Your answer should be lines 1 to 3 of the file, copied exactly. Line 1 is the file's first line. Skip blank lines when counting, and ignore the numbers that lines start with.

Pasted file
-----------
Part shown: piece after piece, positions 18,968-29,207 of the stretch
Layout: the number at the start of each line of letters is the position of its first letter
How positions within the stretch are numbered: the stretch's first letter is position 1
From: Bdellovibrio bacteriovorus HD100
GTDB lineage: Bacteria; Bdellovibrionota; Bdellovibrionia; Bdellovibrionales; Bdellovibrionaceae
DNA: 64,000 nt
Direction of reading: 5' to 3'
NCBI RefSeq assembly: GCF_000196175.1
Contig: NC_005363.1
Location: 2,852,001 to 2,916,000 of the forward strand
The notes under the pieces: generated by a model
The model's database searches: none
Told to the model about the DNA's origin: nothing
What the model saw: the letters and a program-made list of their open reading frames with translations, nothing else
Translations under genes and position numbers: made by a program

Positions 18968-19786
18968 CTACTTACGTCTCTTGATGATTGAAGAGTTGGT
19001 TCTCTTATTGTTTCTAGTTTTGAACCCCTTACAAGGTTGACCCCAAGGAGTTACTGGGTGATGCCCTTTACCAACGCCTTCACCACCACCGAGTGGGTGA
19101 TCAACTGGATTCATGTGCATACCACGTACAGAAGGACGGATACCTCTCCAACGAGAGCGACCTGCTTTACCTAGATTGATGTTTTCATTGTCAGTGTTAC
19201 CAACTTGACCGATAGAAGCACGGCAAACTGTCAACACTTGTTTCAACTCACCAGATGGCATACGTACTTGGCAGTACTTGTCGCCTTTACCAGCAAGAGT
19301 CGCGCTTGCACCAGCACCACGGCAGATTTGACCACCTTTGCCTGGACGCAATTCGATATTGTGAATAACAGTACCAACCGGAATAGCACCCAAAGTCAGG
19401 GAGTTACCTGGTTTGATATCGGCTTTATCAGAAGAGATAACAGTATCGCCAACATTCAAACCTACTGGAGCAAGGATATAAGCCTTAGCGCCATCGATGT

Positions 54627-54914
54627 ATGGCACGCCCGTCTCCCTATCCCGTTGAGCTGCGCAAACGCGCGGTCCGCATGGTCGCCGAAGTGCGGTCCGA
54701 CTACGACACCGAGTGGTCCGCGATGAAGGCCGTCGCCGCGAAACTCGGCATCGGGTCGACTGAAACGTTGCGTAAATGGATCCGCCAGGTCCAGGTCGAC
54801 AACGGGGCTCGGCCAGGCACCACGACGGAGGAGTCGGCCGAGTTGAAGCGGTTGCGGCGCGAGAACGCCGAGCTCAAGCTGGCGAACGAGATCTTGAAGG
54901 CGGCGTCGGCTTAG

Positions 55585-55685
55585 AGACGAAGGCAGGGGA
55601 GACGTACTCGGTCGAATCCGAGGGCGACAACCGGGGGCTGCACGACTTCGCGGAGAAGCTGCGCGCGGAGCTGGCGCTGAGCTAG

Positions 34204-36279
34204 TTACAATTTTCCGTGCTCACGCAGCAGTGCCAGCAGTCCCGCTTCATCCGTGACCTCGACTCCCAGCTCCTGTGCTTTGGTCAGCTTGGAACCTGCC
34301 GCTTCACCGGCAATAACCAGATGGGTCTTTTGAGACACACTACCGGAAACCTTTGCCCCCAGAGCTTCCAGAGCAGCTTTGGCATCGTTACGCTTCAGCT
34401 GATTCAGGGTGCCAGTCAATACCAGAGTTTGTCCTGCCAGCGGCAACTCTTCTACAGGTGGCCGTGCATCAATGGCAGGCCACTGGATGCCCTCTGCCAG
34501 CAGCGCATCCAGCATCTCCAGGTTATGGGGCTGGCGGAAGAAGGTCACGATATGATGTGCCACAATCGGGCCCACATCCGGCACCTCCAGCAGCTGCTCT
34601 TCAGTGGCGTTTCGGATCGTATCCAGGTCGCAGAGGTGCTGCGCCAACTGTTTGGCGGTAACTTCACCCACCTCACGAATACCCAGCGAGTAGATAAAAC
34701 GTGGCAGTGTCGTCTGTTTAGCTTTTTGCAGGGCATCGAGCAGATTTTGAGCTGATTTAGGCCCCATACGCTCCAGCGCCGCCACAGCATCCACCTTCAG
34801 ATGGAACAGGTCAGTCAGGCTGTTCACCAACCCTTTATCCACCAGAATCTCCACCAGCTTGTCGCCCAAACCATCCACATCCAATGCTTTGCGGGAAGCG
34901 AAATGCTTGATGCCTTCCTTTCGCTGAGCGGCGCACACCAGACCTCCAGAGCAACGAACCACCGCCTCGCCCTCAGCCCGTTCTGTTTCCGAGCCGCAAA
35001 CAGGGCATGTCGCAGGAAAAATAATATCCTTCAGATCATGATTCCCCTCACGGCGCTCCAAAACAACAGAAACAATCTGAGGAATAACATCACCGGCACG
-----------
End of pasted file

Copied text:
Part shown: piece after piece, positions 18,968-29,207 of the stretch
Layout: the number at the start of each line of letters is the position of its first letter
How positions within the stretch are numbered: the stretch's first letter is position 1